Littwin: Brother Jeb’s lesser Iraq disaster

THE QUESTION we are facing now is as obvious as a mission-accomplished sign: If Jeb Bush knew now what question he was going to be asked four days ago, would he be able to come up with a decent response?

The answer, finally, is yes.

But it was a near thing. It took him all four days, which is a little slower than you’d hope for from someone who would be leader of the free world. Let’s call it leading from four days behind.

The question, of course, was about Iraq, his brother George’s foreign policy disaster. And it’s a question everyone knew was coming four days ago, four weeks ago, four months ago, four years ago.

[pullquote]The question was about Iraq, his brother George’s foreign policy disaster. It’s a question everyone knew was coming four days ago, four weeks ago, four months ago, four years ago.[/pullquote]

And since it was so obvious, you’d figure that the guy with all the money and all the connections and all the advisers would have had a ready response.

Instead he flubbed the if-he-knew-then-what-we-now-know Iraq question, which couldn’t have been easier. He said he’d still have invaded Iraq, which is the wrong answer, as you’d think every Republican not named Dick Cheney would know. (Actually, at least half of Jeb’s foreign policy team remains strongly pro-invasion, and big brother George might, too, depending on which W. quote you want to cherry pick.) That was Day 1.

And so, on Day 2, Jeb tried to walk back his answer, saying he misunderstood the question, but then when he was asked it again, he – yes – flubbed it again. This was when he introduced the “hypothetical” issue and said, knowing now what he didn’t know then, he wasn’t sure what he’d do, which was a worse answer yet. And people were starting to wonder whether Jeb really was the smart brother.

Day 3: This was serious panic day for Team Bush. Other Republicans smelled blood in the water, and you know what water does to, say, Chris Christie. You started hearing right answers all over the place. No, from Christie. No, from Cruz. No, from Paul. No, from Rubio, who, just to set the record straight, had been saying for years that the world was better off for America having invaded Iraq. And so Bush came up with this — that asking “hypothetical” questions was a “disservice” to those who fought and died in Iraq. Of course, the question is hypothetical if we mean that Jeb Bush would have been president. But that’s where the hypothetical part ends and the great tragedy began.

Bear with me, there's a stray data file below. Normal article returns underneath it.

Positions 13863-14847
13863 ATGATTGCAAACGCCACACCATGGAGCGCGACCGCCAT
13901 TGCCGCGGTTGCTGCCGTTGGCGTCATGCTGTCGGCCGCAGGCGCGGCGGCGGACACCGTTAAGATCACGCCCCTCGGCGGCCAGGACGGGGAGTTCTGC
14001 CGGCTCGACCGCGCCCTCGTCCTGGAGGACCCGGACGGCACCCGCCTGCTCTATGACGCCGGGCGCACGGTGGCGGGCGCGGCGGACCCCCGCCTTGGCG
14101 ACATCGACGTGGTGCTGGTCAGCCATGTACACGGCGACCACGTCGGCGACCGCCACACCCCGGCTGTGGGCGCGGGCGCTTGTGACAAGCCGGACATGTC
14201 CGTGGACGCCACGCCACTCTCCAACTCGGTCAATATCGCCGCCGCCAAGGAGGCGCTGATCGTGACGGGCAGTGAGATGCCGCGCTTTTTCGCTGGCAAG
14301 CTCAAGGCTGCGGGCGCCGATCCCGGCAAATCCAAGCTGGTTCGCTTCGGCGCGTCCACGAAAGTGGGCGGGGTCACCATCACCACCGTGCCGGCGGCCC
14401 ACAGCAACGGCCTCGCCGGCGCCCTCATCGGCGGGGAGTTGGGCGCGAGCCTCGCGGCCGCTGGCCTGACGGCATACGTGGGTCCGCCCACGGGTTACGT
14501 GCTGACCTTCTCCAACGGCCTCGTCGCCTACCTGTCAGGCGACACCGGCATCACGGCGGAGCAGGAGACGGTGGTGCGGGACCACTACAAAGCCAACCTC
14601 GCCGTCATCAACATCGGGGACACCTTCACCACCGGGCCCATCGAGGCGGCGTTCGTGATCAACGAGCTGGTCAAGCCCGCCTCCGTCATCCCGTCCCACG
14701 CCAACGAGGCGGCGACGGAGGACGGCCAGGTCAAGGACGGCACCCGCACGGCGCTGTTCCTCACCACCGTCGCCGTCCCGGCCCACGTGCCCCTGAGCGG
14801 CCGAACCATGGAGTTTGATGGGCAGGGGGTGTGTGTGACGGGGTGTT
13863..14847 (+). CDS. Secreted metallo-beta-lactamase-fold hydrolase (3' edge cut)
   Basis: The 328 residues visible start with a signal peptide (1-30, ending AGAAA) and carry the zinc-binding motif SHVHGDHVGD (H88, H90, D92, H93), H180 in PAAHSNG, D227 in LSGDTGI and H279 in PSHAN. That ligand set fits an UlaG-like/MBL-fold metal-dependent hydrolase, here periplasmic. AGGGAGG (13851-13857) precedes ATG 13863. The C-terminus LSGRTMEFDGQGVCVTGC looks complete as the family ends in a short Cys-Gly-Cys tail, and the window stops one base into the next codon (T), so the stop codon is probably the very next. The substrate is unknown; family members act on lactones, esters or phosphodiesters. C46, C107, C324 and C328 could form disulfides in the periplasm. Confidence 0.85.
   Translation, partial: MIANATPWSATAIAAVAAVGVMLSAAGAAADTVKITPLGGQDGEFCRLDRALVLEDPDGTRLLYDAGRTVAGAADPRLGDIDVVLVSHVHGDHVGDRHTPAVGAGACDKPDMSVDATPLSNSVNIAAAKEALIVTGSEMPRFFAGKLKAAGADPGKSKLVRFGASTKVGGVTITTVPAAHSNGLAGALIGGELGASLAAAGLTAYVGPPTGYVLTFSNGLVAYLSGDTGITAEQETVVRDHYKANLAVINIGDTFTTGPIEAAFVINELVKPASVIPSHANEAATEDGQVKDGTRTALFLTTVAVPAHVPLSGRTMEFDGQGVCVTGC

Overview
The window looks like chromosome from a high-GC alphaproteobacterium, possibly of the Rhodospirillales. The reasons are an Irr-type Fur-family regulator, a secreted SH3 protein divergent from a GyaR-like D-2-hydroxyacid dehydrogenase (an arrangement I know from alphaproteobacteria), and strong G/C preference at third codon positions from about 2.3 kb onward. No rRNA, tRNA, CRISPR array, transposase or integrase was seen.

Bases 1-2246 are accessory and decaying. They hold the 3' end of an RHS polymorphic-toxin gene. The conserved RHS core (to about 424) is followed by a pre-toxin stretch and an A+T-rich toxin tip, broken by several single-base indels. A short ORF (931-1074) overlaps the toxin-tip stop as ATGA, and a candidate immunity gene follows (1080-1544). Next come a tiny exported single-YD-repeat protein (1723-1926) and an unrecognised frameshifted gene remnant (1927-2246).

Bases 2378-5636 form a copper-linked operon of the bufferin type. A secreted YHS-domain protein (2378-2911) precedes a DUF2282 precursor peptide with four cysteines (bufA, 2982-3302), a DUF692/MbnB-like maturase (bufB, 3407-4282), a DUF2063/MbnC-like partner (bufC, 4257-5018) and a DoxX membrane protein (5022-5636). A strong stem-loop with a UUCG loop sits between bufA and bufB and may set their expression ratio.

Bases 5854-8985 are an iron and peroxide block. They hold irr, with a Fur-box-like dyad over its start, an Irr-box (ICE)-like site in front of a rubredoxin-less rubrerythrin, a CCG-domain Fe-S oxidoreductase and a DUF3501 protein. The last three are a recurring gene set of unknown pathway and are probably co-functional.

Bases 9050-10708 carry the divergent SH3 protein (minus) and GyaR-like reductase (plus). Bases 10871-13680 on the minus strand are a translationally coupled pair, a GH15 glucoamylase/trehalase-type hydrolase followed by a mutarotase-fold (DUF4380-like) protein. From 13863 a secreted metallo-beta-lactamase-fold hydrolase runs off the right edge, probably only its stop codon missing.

Day 4: Finally. Here’s the quote from Bush, to a crowd in Tempe, Arizona: “Here’s the deal. If we’re all supposed to answer hypothetical questions — knowing what we know now, what would you have done — I would have not engaged. I would not have gone into Iraq.”

Now, was that so hard? The problem for Bush isn’t just that he flubbed the Iraq question three days running before finally getting it right: Of course, if he had known there were no weapons of mass destruction, he wouldn’t have invaded Iraq. As Laura Ingraham put it, any sane person would know that.

But here’s the real deal. He is George W.’s brother, and it was George W. who made one of the great mistakes in modern American history, and it’s Jeb, while saying that George was one of his key advisors on the Middle East, who finds himself stuck with him.

Loyalty is one thing. But the problem for Jeb is that he flubbed the easiest possible question on Iraq. A more difficult question — one proposed by the Washington Post’s Greg Sargent and others — is this: Should we have invaded Iraq even if the intelligence had been right?